Supermarine Spitfire PR Mk XI serial number PL965 left the Aldermaston factory in mid 1944. Built as a PR Mk XI photo reconnaissance aircraft, she was designed to operate at high altitudes (over 30,000 ft) as well as at high speeds of over 400 mph, and as such was the fastest of all the Merlin powered Spitfires. She was allocated to No.9 MU Cosford on 1st October 1944 and then ferried to No 34 Wing and thence allocated to16 Squadron, which at the time was a forward squadron based at Melsbroek airfield near Brussels in Belgium as part of the 2nd Tactical Air Force. She proudly wore the identifying code "R" for Robert.

16 Squadron was commanded by Squadron Leader Tony Davis DFC and his Spitfires were called upon to provide photographs of enemy territory for bomb damage assessment, to monitor airfields harbouring jet and rocket propelled aircraft and to build up the vital photographic mosaic maps which were used by the bomber groups for "pin point" bombing accuracy. The PRU blue painted Spitfires operated at low and high altitudes, always flying alone.

Over the next year or so, PL965 flew in excess of 40 operational missions over Germany, France and Holland . Squadron and pilot records include such destinations as Osnabruck, Bremen, Dortmund, Hanover, Hamburg , Kiel, and Berlin itself. Several distinguished pilots were entrusted with her safety on these long and dangerous sorties. Pilots such as Norman Godfrey DFC and Croix de Guerre, Willy Willshaw DFC, Group Captain Richard Bowen DFC, to name but a few.

With such missions being conducted at both high and low altitudes, she encountered anti-aircraft fire and was often intercepted and attacked by German fighters, including the new jet powered ME 262, one of the few aircraft that had the speed to catch her.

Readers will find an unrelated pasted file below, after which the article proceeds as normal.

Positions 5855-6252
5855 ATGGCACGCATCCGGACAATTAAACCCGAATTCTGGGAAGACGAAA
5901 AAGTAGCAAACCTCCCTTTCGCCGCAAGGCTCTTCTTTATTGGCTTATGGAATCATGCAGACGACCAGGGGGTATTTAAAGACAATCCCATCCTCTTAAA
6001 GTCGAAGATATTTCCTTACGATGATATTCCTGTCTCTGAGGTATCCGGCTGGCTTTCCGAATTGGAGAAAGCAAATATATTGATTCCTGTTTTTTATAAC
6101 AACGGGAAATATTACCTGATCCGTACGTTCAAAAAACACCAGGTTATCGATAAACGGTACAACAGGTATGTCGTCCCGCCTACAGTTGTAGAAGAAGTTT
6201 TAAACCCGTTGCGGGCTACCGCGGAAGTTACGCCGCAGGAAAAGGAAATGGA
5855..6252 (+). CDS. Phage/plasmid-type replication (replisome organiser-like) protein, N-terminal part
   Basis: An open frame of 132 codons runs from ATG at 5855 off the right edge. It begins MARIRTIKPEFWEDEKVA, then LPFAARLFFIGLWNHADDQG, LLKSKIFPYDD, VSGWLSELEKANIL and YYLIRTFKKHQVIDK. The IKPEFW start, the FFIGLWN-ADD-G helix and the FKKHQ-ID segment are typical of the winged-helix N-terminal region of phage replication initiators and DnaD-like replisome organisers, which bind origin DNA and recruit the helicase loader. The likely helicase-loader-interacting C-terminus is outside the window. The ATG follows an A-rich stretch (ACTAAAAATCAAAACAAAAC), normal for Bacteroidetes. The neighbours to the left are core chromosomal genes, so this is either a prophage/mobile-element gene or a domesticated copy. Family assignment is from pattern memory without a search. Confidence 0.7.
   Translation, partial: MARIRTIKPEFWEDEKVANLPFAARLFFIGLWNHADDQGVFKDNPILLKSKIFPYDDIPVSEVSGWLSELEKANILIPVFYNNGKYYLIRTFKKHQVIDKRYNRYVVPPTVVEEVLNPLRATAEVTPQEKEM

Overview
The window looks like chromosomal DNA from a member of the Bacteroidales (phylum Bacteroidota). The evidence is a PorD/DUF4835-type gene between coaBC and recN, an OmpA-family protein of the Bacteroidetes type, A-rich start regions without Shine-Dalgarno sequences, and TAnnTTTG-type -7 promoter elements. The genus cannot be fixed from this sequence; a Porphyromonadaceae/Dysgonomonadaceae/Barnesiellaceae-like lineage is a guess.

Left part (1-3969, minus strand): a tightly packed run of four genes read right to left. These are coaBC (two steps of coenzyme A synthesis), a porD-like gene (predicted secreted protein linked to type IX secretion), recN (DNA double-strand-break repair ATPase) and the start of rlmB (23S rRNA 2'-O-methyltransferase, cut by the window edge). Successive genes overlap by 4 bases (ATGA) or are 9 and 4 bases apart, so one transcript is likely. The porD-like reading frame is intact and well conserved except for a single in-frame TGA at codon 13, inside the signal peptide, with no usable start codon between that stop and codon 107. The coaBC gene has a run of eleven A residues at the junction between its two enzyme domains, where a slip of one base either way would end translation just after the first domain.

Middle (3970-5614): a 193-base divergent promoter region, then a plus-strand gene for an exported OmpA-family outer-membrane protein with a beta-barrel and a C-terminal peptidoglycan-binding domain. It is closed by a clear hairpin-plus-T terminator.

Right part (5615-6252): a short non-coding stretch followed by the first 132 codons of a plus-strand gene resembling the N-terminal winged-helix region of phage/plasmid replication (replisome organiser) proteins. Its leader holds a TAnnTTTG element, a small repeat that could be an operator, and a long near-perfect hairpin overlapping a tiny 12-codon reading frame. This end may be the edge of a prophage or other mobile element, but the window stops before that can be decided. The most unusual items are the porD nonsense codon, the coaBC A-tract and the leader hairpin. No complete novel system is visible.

At the end of hostilities, PL965 returned to the UK for a short time but was then flown to Buckeburg near Minden in Germany and served with 2nd TAF Communications Wing. Her story continues in Europe, as she was "retired" and sold for the princely sum of £25.0s.0d to the Royal Netherlands Air Force and on the 10th July 1947 flown to Deelen in Holland, where she was used as a ground technical instruction aircraft.

As one of the lucky wartime survivors, by 1960 she was an exhibit at the Dutch War Museum at Overloon. Here she remained for 27 years, eventually returning to the UK in 1987, for restoration to airworthy status in the hands of the late Nick Grace. Prior to his tragic death, Nick had arranged for the rebuild to be carried out at Rochester by MAPS Ltd. and over the next 5 years she was lovingly and painstakingly restored by this highly experienced and dedicated team.

Returning to the skies in December 1992, PL965 was flown by the late and sadly missed Mark Hanna. Since then, PL965 has been a well-loved participant on the air show scene both here and in the USA from where she had recently returned in the summer of 2004.

In September 2004, PL965 made the move from her old home at Breighton in Yorkshire to North Weald in Essex. Since becoming part of the Hangar 11 Collection, this extremely rare and unusual example of a Spitfire has been a welcome sight at air displays and special events across Europe and has also taken part in a number of television programmes.

INFO FROM THE HANGAR 11 COLLECTION - hangar11.co.uk

All video : © 2012 Luckystrike Aviation Media - All Rights Reserved

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